6. Feature your latest superlative in your lobby electronic message board.
  7. Create graphics that are shareable on social media so that your clients can brag for you—such as “My veterinarian ranks #1 in the city!”
  8. Set up a spot in your lobby that features all your latest brag-worthy news that’s perfect for pet photos or family selfies.
  9. Add ribbons or badges with your latest brag on them that staff can hang from their nametags.
  10. Prominently feature awards and other brags on your website and in your email marketing efforts.

How long to keep bragging?

Certain kinds of superlatives do lose their luster over time, so you’ll want to meter your promotional efforts accordingly.

If your practice prides itself on being an early adopter of new technologies and services, you’ll be able to ride that first messaging for a while but, eventually, your competitors will likely catch up. That’s when it’s time to be first with the next big thing.

Unless you can keep winning annual “best of” awards, actively brag about the win for a year. You can keep it on a comprehensive list of accolades on your website but replace it in your main promos with something fresh.

Over time, you can add longevity brags to other superlatives such as certifications or accreditations. That keeps those brags relevant. 

There are some extremely big brags that you can bank on for a long time. Think big national or state awards or recognitions. It’s similar to how Academy Award winners or Olympic medalists are referred to that way the rest of their lives. Or another comparison is best sellers. Once books hit the big time, those authors use the best-seller brag to their advantage forever more.

Why and how to chase brags?

Develop a strategy for what kinds of superlatives and accolades you’ll pursue. Know which ones support your key messages and target those, rather than chasing every opportunity to win a new award.

If you need help deciding which of your values and talents deserve promotion, either in your own marketing efforts or through awards and accolades, take a month—or even three months—and write down one positive thing about your practice every day. It may sound silly or tedious, but it’s surprisingly empowering to consistently focus on your strengths. It helps shift your mindset away from any challenges or frustrations and, instead, focuses it toward all the ways you make daily progress on attaining goals.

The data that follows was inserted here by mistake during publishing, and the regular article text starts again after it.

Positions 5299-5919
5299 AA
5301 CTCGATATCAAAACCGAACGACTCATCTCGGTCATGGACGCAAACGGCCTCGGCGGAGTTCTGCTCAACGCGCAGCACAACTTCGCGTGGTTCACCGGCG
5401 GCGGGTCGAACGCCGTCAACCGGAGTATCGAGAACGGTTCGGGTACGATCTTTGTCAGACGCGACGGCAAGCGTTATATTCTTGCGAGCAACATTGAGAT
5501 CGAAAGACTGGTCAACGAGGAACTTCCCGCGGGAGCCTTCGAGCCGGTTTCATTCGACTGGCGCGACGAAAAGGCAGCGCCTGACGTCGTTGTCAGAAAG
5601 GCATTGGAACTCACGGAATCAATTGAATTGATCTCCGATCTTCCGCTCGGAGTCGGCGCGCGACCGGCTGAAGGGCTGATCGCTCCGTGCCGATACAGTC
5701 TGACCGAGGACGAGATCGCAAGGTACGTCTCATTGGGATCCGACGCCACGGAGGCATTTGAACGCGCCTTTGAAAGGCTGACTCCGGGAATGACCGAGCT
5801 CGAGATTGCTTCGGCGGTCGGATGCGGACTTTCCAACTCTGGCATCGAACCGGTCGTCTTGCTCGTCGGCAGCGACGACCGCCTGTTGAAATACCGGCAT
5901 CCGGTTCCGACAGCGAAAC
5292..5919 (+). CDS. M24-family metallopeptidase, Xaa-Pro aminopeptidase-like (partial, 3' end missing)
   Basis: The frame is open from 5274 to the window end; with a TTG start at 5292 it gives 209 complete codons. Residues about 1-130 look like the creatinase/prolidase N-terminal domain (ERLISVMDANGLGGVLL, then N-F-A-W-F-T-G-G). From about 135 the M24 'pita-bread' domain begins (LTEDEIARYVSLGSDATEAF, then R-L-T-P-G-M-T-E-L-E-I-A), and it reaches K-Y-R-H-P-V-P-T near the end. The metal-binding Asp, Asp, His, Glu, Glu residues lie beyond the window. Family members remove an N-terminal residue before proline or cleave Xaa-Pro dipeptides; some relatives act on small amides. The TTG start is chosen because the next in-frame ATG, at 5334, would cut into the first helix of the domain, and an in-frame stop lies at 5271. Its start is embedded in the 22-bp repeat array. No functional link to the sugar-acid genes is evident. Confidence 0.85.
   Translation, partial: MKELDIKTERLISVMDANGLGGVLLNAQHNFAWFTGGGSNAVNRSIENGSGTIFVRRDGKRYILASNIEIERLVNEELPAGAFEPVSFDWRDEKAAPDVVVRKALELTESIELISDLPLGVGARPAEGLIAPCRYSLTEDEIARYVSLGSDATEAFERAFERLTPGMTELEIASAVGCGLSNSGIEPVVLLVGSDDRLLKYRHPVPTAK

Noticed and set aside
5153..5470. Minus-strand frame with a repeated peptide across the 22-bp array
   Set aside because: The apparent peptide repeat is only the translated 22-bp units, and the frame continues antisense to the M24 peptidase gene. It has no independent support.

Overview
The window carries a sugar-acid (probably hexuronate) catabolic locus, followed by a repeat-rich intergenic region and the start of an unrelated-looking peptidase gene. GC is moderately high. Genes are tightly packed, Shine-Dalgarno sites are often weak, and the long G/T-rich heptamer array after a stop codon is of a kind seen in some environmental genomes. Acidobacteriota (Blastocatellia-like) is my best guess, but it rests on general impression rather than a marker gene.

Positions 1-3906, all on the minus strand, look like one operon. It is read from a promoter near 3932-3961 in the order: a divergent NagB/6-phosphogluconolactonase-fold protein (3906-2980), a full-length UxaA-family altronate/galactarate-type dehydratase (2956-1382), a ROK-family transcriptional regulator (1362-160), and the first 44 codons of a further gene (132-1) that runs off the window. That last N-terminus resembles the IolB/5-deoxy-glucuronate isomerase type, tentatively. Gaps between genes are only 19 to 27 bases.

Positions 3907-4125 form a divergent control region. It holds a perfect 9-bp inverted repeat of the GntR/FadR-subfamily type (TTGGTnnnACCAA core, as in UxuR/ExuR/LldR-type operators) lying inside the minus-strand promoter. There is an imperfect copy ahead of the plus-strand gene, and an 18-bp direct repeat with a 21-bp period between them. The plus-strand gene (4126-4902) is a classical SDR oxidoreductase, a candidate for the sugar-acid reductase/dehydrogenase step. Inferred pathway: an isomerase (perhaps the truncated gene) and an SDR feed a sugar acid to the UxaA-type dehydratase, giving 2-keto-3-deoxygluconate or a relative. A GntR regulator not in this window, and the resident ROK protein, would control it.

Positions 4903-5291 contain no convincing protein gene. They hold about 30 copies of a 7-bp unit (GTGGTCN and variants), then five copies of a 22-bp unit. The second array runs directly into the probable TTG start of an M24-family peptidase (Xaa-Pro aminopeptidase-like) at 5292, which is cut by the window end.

Even in a moment of feeling stuck, a positive might be: “Our team is persistent.” Or, perhaps you went face to face with a cranky client and remained steady. A positive for that could be: “Our team is professional and kind.”

Keep a running list of all the good things; at the end of whatever time span you pick, look for trends in the positives you noted. Those patterns can reveal how you live your practice’s mission and values, and it may help you narrow down which awards and accolades you want to pursue to help provide the social proof today’s veterinary clients need and expect.

Individual word-of-mouth recommendations still matter, but brag-worthy messages about your practice can help amplify those referrals.


About the Author

Roxanne Hawn is a professional writer and award-winning blogger based in the Rocky Mountains of Colorado. A former writer/editor for the American Animal Hospital Association and the American Humane Association, she has written about veterinary medicine and pet topics for nearly 20 years. Her work has also appeared in The New York Times, Reader’s Digest, Natural Home, Bankrate.com, WebMD, The Bark, Modern Dog, and many high-profile outlets. Her first book is called Heart Dog: Surviving the Loss of Your Canine Soul Mate.